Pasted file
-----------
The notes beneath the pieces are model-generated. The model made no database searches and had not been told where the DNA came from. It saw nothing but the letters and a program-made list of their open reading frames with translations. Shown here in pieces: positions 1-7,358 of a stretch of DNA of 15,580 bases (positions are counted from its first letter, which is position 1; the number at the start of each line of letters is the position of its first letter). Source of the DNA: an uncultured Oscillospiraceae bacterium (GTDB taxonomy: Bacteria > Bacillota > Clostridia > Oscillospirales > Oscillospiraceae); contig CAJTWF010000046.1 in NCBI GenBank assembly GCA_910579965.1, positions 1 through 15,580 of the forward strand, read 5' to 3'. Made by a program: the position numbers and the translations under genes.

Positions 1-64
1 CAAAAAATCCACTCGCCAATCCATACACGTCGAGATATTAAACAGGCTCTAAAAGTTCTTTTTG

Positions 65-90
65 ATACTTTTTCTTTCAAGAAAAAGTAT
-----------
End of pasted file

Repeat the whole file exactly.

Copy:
The notes beneath the pieces are model-generated. The model made no database searches and had not been told where the DNA came from. It saw nothing but the letters and a program-made list of their open reading frames with translations. Shown here in pieces: positions 1-7,358 of a stretch of DNA of 15,580 bases (positions are counted from its first letter, which is position 1; the number at the start of each line of letters is the position of its first letter). Source of the DNA: an uncultured Oscillospiraceae bacterium (GTDB taxonomy: Bacteria > Bacillota > Clostridia > Oscillospirales > Oscillospiraceae); contig CAJTWF010000046.1 in NCBI GenBank assembly GCA_910579965.1, positions 1 through 15,580 of the forward strand, read 5' to 3'. Made by a program: the position numbers and the translations under genes.

Positions 1-64
1 CAAAAAATCCACTCGCCAATCCATACACGTCGAGATATTAAACAGGCTCTAAAAGTTCTTTTTG

Positions 65-90
65 ATACTTTTTCTTTCAAGAAAAAGTAT